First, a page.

1 YEAR RV Travel Costs • Our Full-Time Buslife Expenses

1 Year RV Travel Costs • Our Full-Time Buslife Expenses

We’ve been traveling full-time for over a year now and wondered . . . how much does it cost to travel full-time on the road in a bus conversion? Well, the amount just might surprise you!

We just had our one-year anniversary of full-time travel and we’re looking back at our expenses to see how much it costs us to travel full-time for the last 365 days. We broke down all the costs and we’re gonna be sharing all our expenses as well as what we’re going to do to change our finances for the year to come

We thought it was important for us to look at our expenses after one year of full-time travel to really understand how we’re spending our money. We decided to go through all of our credit card statements and make a spreadsheet. We know there are a lot of people out there who are thinking about committing to a life of travel so we wondered how much it costs to live in a bus and travel full-time. Would it be more than our old sticks and bricks life? What were our biggest expenses?

Breaking Down the Expenses

We decided to break our expenses down into categories. There are some important ones to take into consideration and we choose to look at our diesel costs, our camping costs, our utilities, and food costs. What we consider our “rent” in this lifestyle is a combination of our camping fees and diesel costs.


Camping Expenses

In our first year of travel, we spent 12% of our total budget on camping for a total of $4,670 USD. Now that’s a little bit more money than we thought we were going to spend. We had this vision of driving into the woods and just living for free on BLM land but that didn’t happen. Because of our choices of the places we wanted to travel to and the things we wanted to see we spent more than we anticipated.  Some months we spent almost nothing on camping and other months we spent a lot!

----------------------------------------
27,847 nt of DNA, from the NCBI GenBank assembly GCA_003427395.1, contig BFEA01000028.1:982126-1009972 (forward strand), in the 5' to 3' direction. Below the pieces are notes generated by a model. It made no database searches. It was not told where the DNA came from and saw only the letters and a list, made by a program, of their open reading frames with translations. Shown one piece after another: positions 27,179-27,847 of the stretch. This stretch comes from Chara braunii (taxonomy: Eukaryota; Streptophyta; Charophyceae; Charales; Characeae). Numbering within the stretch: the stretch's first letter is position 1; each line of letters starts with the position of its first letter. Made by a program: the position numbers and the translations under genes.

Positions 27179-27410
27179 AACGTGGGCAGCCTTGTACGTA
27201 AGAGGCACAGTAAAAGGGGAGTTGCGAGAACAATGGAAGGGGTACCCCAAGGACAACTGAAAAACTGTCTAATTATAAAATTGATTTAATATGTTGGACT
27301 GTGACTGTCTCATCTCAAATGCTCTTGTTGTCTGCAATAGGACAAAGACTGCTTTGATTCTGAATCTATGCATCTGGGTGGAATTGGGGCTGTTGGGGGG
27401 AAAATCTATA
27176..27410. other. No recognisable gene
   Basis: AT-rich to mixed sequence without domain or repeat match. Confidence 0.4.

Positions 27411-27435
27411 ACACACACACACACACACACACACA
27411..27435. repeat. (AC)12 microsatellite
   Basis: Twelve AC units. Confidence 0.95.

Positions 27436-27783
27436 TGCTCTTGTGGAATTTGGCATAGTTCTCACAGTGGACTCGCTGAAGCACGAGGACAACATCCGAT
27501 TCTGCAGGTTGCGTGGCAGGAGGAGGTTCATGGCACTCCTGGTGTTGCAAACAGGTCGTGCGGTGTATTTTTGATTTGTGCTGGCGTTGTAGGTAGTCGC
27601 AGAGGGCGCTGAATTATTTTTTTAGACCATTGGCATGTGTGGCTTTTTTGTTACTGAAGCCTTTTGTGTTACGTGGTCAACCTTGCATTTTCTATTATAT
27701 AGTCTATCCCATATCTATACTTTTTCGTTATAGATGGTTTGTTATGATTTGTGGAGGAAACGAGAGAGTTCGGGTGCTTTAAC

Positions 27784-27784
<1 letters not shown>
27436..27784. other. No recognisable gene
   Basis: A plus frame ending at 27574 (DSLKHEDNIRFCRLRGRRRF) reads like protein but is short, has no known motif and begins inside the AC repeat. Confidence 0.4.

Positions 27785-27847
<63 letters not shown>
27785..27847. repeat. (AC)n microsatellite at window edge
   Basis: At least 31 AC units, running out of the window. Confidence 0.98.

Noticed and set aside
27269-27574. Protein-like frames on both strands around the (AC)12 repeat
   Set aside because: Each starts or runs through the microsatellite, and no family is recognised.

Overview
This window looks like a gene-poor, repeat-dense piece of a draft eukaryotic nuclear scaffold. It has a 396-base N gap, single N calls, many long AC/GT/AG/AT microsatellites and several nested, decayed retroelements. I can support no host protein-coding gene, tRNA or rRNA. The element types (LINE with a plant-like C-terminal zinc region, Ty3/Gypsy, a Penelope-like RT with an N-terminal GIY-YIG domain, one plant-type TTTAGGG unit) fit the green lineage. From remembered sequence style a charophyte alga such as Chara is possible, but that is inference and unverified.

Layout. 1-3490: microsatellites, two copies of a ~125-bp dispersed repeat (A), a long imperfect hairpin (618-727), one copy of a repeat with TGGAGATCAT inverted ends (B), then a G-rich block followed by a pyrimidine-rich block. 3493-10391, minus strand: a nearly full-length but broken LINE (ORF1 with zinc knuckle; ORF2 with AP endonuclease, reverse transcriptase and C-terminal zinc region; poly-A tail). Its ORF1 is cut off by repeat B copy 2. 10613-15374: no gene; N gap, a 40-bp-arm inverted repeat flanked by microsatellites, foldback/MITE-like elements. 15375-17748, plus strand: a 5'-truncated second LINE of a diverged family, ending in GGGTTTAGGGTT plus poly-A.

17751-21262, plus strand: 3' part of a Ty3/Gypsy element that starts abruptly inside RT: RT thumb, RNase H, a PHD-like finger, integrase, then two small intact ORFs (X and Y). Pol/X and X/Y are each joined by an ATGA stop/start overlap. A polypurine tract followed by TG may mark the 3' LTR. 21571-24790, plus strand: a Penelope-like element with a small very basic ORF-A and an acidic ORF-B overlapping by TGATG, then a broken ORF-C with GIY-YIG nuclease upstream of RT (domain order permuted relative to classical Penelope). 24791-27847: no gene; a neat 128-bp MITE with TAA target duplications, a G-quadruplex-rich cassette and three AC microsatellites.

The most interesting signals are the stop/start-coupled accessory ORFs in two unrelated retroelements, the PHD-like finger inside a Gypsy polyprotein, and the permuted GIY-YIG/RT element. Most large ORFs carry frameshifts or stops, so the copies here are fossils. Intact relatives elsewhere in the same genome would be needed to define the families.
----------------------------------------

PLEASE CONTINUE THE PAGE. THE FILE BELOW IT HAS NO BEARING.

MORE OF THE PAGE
For example, in December, January, February, and March I think we only spent about $200 in total. In some states that we traveled we had few cheap or free options. We discovered that staying at campgrounds for a short amount of time gets expensive fast.


Diesel Expenses

The other thing that we consider part of our “rent” is Diesel. As may know we have a big bus and we have a lot to spend on diesel. So what did we spend for an entire year: $2888. That’s 7% of our spending for the year. If we break it down into the months it’s $241 dollars a month which isn’t bad.

Once we understood that our diesel costs were going to vary based on how fast and far you travel we realized we had some control over this expense. If you’re not traveling fast obviously you’ll be spending less on diesel each month. What we would like to do idealy is to to stay in a location for a week to two weeks before moving on.


Rent Expenses

With those costs in mind, we spent a total of $7, 517 for the year in “rent” wehich we are calculating from our camping and diesel fees. Breaking that down to our monthly costs and we are looking at $626.41 a month. That’s crazy considering that 22 years ago Mela rented a studio apartment in Hollywood California for  $800 a month.

In our old sticks and bricks life, before we bought the bus, our rent was $3,200 a month in Los Angeles. And that was pretty normal for a 3-bedroom house. So we definitely have brought down our rent cost of living in our new bus life.